Ireland and India have a special bond as two countries who were colonized by the same power, but who had cultures very different to their oppressors. The first arrivals to Ireland were at the culmination of migration pattern that had begun back in India, and some scholars hold that the Irish language has more in common with Sanskrit than it does with English. Others note that there are similarities between ancient Irish Brehon Laws and Indian Vedic laws.
During English rule, many Irish would have gone over to India as soldiers in the British Army, others as missionaries. However, it would be a lady called Margaret Noble who would exert the biggest Irish Influence on the shape of India. Born in Tyrone in 1867, she met the great Indian spiritual figure Swami Vivekananda in 1898 in London and was captivated by his message of tolerance between all faiths and peoples. She visited India with him, and after his death, used her considerable skills in education all for the benefit of Indian women. Today, she is still remembered by modern India for her constant sacrifice to uplift the standard of education of Indian women, and for the inspiration and encouragement she gave to India’s fledgling independence movement. Ireland’s Easter Rising in 1916 and her subsequent independence in 1922 gave enormous encouragement to those aspiring for Indian independence – after all if a small country like Ireland could gain independence, then why not a large and faraway country like India? Similarly, the framers of India’s Constitution drew inspiration from the constitution of Ireland written only ten years before.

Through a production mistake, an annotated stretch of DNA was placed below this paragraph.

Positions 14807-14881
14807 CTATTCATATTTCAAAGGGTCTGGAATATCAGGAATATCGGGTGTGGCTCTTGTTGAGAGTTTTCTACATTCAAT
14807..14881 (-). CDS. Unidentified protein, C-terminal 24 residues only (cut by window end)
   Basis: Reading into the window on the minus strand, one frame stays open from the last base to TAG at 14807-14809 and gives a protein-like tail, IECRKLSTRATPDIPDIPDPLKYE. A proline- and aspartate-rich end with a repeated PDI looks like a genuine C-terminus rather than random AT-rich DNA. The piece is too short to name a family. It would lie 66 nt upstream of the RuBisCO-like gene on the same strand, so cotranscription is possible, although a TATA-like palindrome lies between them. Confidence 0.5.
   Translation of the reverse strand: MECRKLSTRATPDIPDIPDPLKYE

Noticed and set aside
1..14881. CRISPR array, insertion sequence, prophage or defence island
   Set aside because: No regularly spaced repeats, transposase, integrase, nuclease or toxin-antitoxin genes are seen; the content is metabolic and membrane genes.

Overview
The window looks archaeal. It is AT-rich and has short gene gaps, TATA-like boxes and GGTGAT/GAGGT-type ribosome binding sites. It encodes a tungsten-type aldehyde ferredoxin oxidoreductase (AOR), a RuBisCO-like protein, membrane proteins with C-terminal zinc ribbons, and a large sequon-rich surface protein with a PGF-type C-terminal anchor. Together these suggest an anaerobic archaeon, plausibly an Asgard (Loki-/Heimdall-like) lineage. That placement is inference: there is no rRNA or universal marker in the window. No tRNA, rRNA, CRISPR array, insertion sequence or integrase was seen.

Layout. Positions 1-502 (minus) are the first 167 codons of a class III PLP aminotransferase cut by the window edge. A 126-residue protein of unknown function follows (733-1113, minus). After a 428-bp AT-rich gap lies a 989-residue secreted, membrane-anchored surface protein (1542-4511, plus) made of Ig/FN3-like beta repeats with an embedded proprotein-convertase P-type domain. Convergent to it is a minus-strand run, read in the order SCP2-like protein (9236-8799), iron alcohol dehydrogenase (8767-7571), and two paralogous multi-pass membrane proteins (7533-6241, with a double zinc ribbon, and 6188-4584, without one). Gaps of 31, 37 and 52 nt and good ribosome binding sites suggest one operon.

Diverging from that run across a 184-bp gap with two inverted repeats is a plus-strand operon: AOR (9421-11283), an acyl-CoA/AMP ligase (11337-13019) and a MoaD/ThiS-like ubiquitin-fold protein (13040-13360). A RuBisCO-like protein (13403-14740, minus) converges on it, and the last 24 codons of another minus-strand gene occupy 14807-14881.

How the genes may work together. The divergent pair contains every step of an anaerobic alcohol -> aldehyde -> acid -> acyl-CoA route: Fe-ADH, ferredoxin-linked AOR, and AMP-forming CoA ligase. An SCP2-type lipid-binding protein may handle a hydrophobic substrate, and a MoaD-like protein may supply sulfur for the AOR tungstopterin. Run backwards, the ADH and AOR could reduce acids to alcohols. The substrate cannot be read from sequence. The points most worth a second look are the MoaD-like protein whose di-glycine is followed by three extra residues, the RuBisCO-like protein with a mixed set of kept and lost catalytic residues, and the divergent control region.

In recent times, there has been an increased flow of people and culture between the two countries. Mother Teresa, who received the Nobel Peace Prize for her work with the poor in Calcutta, underwent her spiritual training in Ireland. In recent years, a sizeable Indian community has grown in Ireland. In addition, many Indian spiritual traditions have opened up a temple or meditation centre in Ireland, making the immense spiritual wealth of India available to the people of Ireland.